West European trailer demand could fall 10%

West European trailer demand has not only faltered, but could fall by as much as 10 per cent, according to the latest analysis by Clear International. And, of course, if trailer demand is set to fall by as much as 10 per cent, this trend will no-doubt bring truck tyre OE sales down with it.

Since the last report was published in March, several West European economies have had their forecasts for 2019/20 economic growth downgraded yet again. As a consequence, the forecast of a slowdown in demand for trailers in the region during 2019 is likely to prove correct. In the first five months trailer demand has fallen by an estimated 2 per cent and a 10 per cent fall is forecast for the year.

Several large West European countries did see some growth in the first quarter of 2019, e.g. Belgium, France, Germany, the Netherlands and the UK. With the exception of France the amount of growth was quite small and is expected to turn into a reduction of trailer demand in the second quarter. Spain, Italy, Austria and Denmark all had falls in trailer demand in Q1.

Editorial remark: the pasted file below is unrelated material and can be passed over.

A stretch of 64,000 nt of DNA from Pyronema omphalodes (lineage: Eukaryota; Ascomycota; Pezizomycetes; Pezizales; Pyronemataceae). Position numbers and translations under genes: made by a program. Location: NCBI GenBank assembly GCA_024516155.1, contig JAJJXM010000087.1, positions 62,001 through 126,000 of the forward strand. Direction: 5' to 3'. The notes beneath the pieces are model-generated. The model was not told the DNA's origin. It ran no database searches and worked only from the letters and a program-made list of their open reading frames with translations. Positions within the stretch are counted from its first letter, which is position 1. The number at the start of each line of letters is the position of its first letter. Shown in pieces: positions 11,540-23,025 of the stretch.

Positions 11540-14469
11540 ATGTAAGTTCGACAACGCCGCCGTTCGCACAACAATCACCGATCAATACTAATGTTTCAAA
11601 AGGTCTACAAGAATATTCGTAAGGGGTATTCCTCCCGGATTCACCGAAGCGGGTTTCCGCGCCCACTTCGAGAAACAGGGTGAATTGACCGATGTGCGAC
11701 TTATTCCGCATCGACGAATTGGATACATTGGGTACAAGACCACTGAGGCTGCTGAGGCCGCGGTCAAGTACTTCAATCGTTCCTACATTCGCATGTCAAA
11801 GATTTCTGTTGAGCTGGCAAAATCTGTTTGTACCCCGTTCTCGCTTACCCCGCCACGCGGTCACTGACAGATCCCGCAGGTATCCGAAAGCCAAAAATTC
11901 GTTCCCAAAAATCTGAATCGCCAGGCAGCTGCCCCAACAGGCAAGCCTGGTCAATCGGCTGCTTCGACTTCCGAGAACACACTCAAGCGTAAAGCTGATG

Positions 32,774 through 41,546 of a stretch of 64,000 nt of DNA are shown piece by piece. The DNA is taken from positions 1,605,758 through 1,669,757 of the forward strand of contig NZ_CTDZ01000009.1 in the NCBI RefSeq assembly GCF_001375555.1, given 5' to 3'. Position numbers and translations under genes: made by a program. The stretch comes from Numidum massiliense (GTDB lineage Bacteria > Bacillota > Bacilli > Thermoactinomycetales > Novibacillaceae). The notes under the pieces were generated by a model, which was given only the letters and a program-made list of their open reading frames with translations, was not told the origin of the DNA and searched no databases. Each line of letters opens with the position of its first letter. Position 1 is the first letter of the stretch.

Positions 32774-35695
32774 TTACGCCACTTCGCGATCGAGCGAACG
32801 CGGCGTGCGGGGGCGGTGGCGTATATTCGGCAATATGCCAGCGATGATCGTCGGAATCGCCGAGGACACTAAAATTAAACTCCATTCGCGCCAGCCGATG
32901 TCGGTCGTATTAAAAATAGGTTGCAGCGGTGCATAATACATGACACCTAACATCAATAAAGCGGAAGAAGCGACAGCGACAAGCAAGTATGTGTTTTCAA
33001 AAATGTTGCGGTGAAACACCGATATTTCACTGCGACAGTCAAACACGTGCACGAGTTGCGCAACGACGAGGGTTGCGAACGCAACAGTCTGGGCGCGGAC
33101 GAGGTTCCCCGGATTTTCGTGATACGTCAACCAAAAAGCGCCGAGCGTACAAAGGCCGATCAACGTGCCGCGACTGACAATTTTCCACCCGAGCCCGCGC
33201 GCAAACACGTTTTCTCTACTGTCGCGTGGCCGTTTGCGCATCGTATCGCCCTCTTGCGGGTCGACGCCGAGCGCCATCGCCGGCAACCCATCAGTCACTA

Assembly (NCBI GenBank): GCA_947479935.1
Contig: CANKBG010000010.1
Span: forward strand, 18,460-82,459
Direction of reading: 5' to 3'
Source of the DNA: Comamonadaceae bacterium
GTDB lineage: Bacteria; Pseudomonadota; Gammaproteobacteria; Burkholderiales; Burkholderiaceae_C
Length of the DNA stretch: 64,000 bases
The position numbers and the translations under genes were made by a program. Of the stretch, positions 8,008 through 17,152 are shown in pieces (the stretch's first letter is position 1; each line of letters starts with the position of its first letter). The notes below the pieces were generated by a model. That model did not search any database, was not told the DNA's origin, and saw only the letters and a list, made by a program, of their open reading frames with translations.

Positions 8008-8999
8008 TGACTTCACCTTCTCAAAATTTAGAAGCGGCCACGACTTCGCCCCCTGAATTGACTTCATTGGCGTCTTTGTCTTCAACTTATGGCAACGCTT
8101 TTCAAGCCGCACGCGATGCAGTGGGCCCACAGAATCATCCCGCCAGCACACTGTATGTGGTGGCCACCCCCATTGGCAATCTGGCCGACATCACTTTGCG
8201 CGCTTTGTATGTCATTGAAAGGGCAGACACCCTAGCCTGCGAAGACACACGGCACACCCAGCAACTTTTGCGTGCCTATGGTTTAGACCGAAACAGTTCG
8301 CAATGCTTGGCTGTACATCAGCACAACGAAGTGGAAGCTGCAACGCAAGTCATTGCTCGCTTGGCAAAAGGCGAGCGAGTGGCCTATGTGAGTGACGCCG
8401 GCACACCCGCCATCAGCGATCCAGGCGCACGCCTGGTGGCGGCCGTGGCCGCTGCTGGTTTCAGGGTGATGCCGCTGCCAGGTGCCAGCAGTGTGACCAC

Clear has forecast a cyclical slowdown (but not a recession) in European economies for some years. The catch-up demand that has been pushing the trailer market is now over. The trailer parc is fully replenished despite the fact that road transport demand has yet to return to 2006 (pre-GFC) levels. Furthermore, it is ten years since the decimation of the trailer market in 2009 and the market has never gone ten years without a slowdown.

In addition, trailer demand reached a very high level in 2018, rivalled only by 2007 which had an unnaturally high level of trailer sales largely brought on by the number of countries that joined the EU in 2004-07. All these factors point to a fall in demand for new trailers in 2019. Fortunately for the industry, the fall will be relatively modest and short-lived.

However, there is not reason to panic. From 2017-21 trailer registrations are forecast to be higher than any five-year period in history, even though that will include 2019 when demand is forecast weaker. The previous record-breaking five-year period was from 2004 08.

Production of trailers was at the second highest level on record in 2018 (though well short of the 2007 figure). The industry is therefore achieving both high levels of output and relative stability in what is traditionally a volatile sector of the vehicle market.

The trailer parc (fleet size) will set a new record level every year to 2023 – another reason why increased demand for new trailers is unlikely in 2019. And therefore, while trailer demand is likely to fall by as much as 10 per cent and this is likely to have a commensurate effect on OE truck trailer tyre demand, in practice volumes will remain healthy when taken in a long-term context.

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